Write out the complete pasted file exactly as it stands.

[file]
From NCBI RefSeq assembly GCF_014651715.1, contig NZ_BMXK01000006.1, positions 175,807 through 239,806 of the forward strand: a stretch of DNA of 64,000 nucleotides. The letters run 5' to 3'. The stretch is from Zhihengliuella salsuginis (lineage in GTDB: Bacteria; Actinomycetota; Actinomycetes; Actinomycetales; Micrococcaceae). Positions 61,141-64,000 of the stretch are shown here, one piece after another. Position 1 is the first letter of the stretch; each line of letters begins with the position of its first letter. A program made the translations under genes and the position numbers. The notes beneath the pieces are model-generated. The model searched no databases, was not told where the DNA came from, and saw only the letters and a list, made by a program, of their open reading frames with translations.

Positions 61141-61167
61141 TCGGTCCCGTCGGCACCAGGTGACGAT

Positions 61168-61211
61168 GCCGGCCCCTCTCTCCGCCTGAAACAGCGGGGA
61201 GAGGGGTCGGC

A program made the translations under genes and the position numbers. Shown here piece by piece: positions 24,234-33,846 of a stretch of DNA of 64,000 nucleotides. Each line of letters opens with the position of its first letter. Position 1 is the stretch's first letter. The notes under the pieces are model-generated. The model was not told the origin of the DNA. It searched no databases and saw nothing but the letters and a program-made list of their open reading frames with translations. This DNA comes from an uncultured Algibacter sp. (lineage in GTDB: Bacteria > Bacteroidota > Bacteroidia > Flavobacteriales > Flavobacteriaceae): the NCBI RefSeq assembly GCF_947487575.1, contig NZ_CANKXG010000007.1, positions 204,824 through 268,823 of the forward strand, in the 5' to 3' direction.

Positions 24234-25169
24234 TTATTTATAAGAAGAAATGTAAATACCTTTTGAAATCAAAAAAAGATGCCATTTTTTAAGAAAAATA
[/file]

From NCBI RefSeq assembly GCF_014651715.1, contig NZ_BMXK01000006.1, positions 175,807 through 239,806 of the forward strand: a stretch of DNA of 64,000 nucleotides. The letters run 5' to 3'. The stretch is from Zhihengliuella salsuginis (lineage in GTDB: Bacteria; Actinomycetota; Actinomycetes; Actinomycetales; Micrococcaceae). Positions 61,141-64,000 of the stretch are shown here, one piece after another. Position 1 is the first letter of the stretch; each line of letters begins with the position of its first letter. A program made the translations under genes and the position numbers. The notes beneath the pieces are model-generated. The model searched no databases, was not told where the DNA came from, and saw only the letters and a list, made by a program, of their open reading frames with translations.

Positions 61141-61167
61141 TCGGTCCCGTCGGCACCAGGTGACGAT

Positions 61168-61211
61168 GCCGGCCCCTCTCTCCGCCTGAAACAGCGGGGA
61201 GAGGGGTCGGC

A program made the translations under genes and the position numbers. Shown here piece by piece: positions 24,234-33,846 of a stretch of DNA of 64,000 nucleotides. Each line of letters opens with the position of its first letter. Position 1 is the stretch's first letter. The notes under the pieces are model-generated. The model was not told the origin of the DNA. It searched no databases and saw nothing but the letters and a program-made list of their open reading frames with translations. This DNA comes from an uncultured Algibacter sp. (lineage in GTDB: Bacteria > Bacteroidota > Bacteroidia > Flavobacteriales > Flavobacteriaceae): the NCBI RefSeq assembly GCF_947487575.1, contig NZ_CANKXG010000007.1, positions 204,824 through 268,823 of the forward strand, in the 5' to 3' direction.

Positions 24234-25169
24234 TTATTTATAAGAAGAAATGTAAATACCTTTTGAAATCAAAAAAAGATGCCATTTTTTAAGAAAAATA